Consulting teachers are released from other duties to work intensively over the course of a year with poor performers (plus beginning teachers in Poway’s case), suggesting better teaching methods while measuring teachers’ improvement. The double goals of evaluation and remediation require a delicate balance, and the selection of consulting teachers is critical. They must be respected for mastery in the classroom and have people skills to gain the trust of the referred teachers and principals. In San Juan, the eight consulting teachers, serving a 41,000-student district, serve four-year assignments.
Governing board members must work closely with consulting teachers and each other. Teachers comprise the majority (four out of seven in San Juan, two out of five in Poway), although recommendations require a supermajority, and board discussions haven’t broken down along union-management lines, said principal researcher Julia Koppich. Because the consulting teachers’ reports are detailed and extensive, and the board usually decides by consensus, superintendents have not disputed the boards’ recommendations, Alves said.
Teachers maintain their rights under the contract to contest the evaluation process. But when consulting teachers and boards build what one union president called “an airtight case,” teachers rarely contest the findings.
Teachers are referred to PAR if they fail two, and occasionally one, of the five categories of the California Standards for the Teaching Profession. In the years covered by the study, 13 of the 20 Poway veteran teachers referred to PAR completed remediation and continued teaching; the other seven left the district. Of the 28 San Juan teachers in PAR, 16 returned to the classroom, four were recommended for dismissal, five left voluntarily, and three remain in the program.
The report noted the low number of PAR referrals (an average of only 1 per year in Poway), which it attributed both to the reluctance of many principals to build the case for an unsatisfactory rating, and in Poway’s case, to the fact that 60 percent of the district’s teachers already had been screened when they were novice teachers. (About 95 percent of novice teachers have gotten favorable recommendations so far – a high rate.)
Poway is the only district to use PAR to evaluate beginning teachers in each of their first two years. It has had to do so carefully – and possibly illegally – because state law technically prohibits PAR for nontenured teachers. The Legislature created BTSA (Beginning Teacher Support and Assessment) for coaching novice teachers. The report recommends the elimination of the prohibition.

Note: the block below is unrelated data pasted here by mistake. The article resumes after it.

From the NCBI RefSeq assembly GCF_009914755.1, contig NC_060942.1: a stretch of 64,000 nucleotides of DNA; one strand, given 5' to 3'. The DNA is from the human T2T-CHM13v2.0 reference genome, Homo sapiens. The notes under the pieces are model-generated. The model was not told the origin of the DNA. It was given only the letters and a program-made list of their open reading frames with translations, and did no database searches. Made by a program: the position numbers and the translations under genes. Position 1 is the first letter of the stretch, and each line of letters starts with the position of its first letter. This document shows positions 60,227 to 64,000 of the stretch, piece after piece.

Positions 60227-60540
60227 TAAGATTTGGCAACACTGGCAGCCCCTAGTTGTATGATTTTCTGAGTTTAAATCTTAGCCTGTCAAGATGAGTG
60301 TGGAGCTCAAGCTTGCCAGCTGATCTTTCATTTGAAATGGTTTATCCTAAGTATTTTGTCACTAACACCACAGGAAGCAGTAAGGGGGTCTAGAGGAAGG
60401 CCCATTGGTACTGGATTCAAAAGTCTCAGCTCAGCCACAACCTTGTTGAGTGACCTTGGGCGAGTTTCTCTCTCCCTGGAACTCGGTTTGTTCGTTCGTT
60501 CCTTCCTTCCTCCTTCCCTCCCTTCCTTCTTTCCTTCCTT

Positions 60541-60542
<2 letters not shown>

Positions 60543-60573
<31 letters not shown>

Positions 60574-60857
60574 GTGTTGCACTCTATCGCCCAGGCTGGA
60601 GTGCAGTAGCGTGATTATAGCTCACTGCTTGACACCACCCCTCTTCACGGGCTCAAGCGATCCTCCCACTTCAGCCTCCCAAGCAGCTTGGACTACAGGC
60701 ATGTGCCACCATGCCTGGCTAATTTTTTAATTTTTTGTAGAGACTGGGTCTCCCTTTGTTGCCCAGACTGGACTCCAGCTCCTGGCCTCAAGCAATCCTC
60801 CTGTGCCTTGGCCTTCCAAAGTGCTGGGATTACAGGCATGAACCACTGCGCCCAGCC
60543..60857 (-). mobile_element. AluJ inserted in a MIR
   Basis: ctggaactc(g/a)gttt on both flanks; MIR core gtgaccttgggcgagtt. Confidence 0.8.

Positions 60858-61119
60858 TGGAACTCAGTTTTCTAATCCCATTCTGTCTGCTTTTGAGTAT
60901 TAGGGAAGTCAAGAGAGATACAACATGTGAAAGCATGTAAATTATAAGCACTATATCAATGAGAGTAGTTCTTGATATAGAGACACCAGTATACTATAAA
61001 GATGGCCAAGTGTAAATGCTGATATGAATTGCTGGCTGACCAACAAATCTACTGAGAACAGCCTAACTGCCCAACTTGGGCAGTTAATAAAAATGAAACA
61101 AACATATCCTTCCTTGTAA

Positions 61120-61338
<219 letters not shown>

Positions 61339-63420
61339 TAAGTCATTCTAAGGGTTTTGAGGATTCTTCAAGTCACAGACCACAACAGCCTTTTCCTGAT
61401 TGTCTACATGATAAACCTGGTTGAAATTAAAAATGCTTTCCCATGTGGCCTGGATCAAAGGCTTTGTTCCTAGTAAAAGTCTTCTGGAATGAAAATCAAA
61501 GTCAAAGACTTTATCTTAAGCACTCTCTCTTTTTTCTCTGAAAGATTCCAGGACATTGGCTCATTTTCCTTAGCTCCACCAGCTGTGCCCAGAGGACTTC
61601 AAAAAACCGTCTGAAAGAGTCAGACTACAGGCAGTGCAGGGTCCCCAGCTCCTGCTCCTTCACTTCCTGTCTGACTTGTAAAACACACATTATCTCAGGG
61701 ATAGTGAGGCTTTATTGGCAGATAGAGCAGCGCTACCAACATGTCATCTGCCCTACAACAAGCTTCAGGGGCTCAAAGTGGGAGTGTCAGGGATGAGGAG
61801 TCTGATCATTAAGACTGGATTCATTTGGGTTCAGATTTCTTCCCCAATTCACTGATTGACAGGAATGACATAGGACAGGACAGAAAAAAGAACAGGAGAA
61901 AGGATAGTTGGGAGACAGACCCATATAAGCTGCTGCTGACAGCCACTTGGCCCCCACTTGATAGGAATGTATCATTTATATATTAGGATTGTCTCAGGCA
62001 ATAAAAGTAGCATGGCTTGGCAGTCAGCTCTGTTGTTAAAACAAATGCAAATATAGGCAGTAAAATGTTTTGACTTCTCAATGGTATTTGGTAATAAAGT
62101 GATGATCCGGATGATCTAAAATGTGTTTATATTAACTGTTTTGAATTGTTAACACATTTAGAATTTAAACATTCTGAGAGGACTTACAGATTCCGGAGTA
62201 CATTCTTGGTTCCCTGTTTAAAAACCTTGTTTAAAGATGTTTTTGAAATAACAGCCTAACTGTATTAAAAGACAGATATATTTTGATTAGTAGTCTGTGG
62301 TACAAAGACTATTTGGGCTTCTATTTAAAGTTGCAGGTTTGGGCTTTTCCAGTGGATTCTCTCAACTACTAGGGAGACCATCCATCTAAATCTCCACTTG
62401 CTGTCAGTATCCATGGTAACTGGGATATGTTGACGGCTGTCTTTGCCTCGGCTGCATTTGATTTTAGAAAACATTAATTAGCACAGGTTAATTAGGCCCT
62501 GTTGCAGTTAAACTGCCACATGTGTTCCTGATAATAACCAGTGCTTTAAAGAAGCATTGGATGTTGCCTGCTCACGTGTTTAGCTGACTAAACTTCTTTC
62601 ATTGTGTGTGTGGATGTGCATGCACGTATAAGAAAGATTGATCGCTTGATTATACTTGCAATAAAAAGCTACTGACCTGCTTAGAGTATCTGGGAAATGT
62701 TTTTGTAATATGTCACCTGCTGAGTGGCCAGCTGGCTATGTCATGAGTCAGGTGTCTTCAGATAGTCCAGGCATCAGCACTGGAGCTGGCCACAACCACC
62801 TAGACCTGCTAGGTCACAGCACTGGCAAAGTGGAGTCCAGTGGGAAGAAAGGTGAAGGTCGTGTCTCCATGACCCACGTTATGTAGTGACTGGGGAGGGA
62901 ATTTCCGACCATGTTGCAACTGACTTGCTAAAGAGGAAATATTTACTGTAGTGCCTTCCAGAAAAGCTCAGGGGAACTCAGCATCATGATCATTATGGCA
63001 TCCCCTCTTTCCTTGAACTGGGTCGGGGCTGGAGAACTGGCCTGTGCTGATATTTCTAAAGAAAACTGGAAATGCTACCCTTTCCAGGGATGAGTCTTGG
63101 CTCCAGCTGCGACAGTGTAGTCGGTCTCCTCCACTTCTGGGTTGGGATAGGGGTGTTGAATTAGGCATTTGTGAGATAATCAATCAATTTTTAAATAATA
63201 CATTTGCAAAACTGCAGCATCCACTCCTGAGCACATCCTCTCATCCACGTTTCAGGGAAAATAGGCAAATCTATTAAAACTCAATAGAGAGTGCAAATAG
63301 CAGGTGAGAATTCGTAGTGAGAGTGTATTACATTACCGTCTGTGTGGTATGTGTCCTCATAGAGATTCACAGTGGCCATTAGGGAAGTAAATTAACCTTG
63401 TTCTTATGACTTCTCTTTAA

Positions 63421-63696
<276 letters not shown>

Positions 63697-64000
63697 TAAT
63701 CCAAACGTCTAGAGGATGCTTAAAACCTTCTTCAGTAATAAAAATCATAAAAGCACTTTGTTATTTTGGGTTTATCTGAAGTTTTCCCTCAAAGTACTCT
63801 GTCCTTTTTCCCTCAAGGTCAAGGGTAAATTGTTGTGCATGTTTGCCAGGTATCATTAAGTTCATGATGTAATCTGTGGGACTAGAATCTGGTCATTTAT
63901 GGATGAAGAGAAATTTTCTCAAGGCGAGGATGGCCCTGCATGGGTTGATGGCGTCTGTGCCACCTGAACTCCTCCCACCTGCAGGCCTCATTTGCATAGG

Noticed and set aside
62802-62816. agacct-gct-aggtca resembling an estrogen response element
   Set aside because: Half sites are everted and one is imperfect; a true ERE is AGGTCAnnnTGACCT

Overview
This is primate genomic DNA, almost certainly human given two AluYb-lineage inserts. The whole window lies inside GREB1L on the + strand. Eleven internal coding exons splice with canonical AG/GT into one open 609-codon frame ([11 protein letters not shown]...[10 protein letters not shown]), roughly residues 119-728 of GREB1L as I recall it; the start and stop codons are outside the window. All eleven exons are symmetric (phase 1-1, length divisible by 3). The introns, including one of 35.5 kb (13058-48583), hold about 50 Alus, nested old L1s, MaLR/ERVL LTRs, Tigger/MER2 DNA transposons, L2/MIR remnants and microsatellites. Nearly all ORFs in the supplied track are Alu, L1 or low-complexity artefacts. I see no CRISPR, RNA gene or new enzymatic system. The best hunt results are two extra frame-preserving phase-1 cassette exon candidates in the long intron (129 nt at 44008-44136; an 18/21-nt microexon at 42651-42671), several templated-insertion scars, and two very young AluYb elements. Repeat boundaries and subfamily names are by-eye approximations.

Can PAR be expanded?
Officials in both San Juan and Poway have indicated an interest in extending PAR to broader evaluations. Alves said the union has requested that the section of the contract relating to evaluations be reopened for discussion. Already, it has agreed to extend PAR to evaluate preschool teachers in the district.
The PAR process would have to be tweaked to shift from strictly remediation to evaluation and professional development. The cost of freeing up additional teacher time, with budgets so tight, would be a complication. (If AB 5 passes as a state mandate, some costs would be reimbursed.)
Koppich expressed optimism. “There is no reason why you can’t do evaluations with observations using this type of program for all teachers. It’s an analog for a new system.”
And, she said, the collaboration and problem-solving in the governance board will spill over to other labor-management relations.
** The study was funded by the Stuart Foundation, one of the underwriters of this blog. In coming days, I’ll be writing about The College Ready Promise, a project of four charter school organization to implement a new teacher evaluation system. To take an advance look at what they’re up to, go here. You can contact me at firstname.lastname@example.org.